Araceli Gonzalez Rojas holds her 11-month-old son, Yair Lopez-Gonzalez,… (Barbara Davidson / Los Angeles…)
Araceli Gonzalez Rojas' grief breaks forth in fractured sentences. A year later, the two- to three-word shards choke her as she speaks.
Ever since her playful 4-year-old son -- who loved to dance in pajamas and cowboy boots -- was gunned down by a gangster a few feet from their Echo Park home, she and her husband, Roberto Lopez, have mourned mostly in silence.
They built colorful altars in his name, using marble, wood and wrapping paper: one in the bedroom where Roberto Lopez Jr. slept curled up beside his older sister and brother; one in the living room where his grandparents tenderly talk to his framed photograph; and one outside their duplex where neighbors pause now and then to reflect.
Howard Astorga, a known gang member, was convicted last week of Roberto's murder. When a judge asks the couple a month from now to address him at his sentencing, they will hand over a written note for someone else to read out loud.
"We can't do it," said Gonzalez Rojas, 26, sitting in her living room. "But I want to tell him, 'See. . . . See what you've done . . . to us. Please . . . tell your friends . . . tell the gangs . . . to stop. Please. Let us live in peace."
When gang violence erupts in the neighborhood, as it has for generations, people often hide. They close their doors. They avoid police and don't go out after sundown.
But many broke their silence after Roberto's death. They called police to offer tips that helped catch Astorga. They gathered at the boy's makeshift memorial and vowed to make the neighborhood safer.
In the last year, some started to attend monthly community meetings organized by the city and police. A group of mothers toured City Hall and gathered for a meal. In one longtime hot spot for Diamond Street, the local gang, a 35-year-old mother of three began to do something she had never done before. When she saw gangsters doing drugs or gathering late at night in her building's courtyard, she called police.
"They know me so much now, they know my mole," she said proudly.
City workers passed out hotline numbers for residents to post on their refrigerator doors. They had trees trimmed to give gangs fewer dark corners in which to deal drugs. They organized events -- a science fair, a resource fair, concerts -- to keep young people busy. A local community center where Roberto played -- and which he was walking by when he was shot -- plans to expand in the coming year.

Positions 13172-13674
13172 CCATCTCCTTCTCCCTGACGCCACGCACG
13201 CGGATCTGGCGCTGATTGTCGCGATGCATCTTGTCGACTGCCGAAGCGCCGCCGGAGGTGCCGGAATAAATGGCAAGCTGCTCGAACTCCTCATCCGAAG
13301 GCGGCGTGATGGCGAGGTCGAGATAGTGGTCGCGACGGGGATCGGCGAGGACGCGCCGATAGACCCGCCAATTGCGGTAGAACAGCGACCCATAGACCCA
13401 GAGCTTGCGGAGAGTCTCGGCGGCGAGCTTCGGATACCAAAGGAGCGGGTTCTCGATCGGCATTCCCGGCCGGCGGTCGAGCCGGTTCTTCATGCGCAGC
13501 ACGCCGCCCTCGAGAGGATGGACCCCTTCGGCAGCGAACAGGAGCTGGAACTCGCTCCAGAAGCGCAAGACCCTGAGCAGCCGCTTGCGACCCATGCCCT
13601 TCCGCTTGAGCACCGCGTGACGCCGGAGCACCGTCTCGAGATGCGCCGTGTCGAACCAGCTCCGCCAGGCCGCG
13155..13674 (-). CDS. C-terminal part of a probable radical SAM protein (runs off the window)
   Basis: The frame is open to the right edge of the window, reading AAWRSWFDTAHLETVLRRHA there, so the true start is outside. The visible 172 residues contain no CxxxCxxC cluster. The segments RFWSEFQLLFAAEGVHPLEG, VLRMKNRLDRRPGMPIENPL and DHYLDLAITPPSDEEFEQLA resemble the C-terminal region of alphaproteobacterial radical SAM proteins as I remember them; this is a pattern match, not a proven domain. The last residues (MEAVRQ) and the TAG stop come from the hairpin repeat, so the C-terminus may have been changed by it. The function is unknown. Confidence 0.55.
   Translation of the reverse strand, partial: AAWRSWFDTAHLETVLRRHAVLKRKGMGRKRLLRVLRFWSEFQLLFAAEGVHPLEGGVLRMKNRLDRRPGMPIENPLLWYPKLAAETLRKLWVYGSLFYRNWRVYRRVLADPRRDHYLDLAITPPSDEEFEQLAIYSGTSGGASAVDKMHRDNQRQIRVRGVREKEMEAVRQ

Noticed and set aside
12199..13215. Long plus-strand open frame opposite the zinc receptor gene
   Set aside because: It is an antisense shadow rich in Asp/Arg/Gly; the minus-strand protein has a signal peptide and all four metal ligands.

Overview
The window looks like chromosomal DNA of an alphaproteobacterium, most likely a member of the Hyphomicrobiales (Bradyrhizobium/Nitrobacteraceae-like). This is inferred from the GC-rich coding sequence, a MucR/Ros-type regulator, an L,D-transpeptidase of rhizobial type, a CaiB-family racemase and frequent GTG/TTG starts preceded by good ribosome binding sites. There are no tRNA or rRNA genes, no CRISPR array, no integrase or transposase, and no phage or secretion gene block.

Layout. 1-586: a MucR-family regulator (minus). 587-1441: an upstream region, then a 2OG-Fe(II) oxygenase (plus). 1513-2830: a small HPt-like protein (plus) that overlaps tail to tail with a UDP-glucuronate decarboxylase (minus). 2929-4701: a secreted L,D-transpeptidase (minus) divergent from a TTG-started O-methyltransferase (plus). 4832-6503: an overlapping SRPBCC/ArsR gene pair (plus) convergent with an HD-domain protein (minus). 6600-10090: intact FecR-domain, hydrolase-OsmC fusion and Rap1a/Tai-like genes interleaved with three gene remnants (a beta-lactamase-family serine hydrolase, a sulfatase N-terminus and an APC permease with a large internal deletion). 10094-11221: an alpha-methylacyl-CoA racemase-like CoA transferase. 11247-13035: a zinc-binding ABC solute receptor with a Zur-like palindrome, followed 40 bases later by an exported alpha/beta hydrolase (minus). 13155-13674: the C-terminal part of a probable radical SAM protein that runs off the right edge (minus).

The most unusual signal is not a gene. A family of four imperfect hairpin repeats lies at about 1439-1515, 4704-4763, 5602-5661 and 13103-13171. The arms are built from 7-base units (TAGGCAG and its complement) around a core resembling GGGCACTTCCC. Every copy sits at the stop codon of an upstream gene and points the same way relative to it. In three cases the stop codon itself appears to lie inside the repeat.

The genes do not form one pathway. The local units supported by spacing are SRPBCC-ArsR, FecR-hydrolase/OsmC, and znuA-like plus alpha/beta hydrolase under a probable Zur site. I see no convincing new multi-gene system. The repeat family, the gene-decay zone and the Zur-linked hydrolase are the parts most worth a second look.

Astorga was on parole Jan. 13, 2009, when his bullet hit the 4-year-old boy. Police said he was aiming at a rival gang member in a passing car.
Fear of gangs hovers over everything here, despite the organizing, despite Astorga's conviction.
Residents often withhold complaints at community meetings, afraid that gangsters might lurk in the crowd. The community center, an orange house covered with whimsical murals, was temporarily shut in November because children in gang families were acting up and scaring other kids. And just recently Roberto's sidewalk altar had to be moved to his family's frontyard because gangsters and drunks had started loitering around it.
Passersby now view the shrine -- with the boy's framed photograph, his wooden cross and his favorite race cars -- from beyond a fence.
"There's a strange kind of entitlement the gangsters have," said Tricia Ward, founder of the community center, which is run by Art Community Land Activism. "They think because they live here, they should be in charge."
Nearly 50 people gathered at the latest community meeting this week, held at Roberto's preschool. Gonzalez Rojas and her husband joined the group for the first time. They sat somberly in the front row with their 11-month old boy, Yair, who was born shortly after their first son's death.
As they watched, officers from the Los Angeles Police Department and city officials took turns on the microphone, directed by Councilman Ed Reyes, whose office has organized the gatherings. A 911 dispatcher explained what happens when a resident calls police. A prosecutor from the city attorney's office described the legal process after charges are filed. And a police captain urged anyone mistreated by an officer to file a complaint.
For a moment, everyone bowed heads in silence to mark the anniversary of Roberto's death.
"Roberto's passing was not in vain," said Capt. Steven Ruiz, who oversees the Rampart area. "It's been a blessing in getting people to come out here and talk."
Sometimes only a handful of people show up at the meetings, but what matters is that they continue to attend, said Officer Lewis Ford.
Since Roberto's slaying, he said, there have been no other homicides in the four-block area dominated by Diamond Street. The gang once known for killing drivers who wandered into the wrong territory has lost significant ground in recent years, Ford said. Some gangsters were jailed; others moved away. New construction has chipped away at their home turf.
"That's one reason they're really sensitive about their area," Ford said.
Tere Hernandez, 41, considered leaving the neighborhood with her three children after the shooting. But where would she go? Anything she could afford might be just as unsafe, she said as she prepared to leave the meeting.
Several times, Hernandez said, she tried to approach Roberto's mother to offer her condolences, but she knew she would just break down and cry.
"Change is coming, but it's painfully slow," she said. "And it shouldn't have come at the cost of a 4-year-old's death."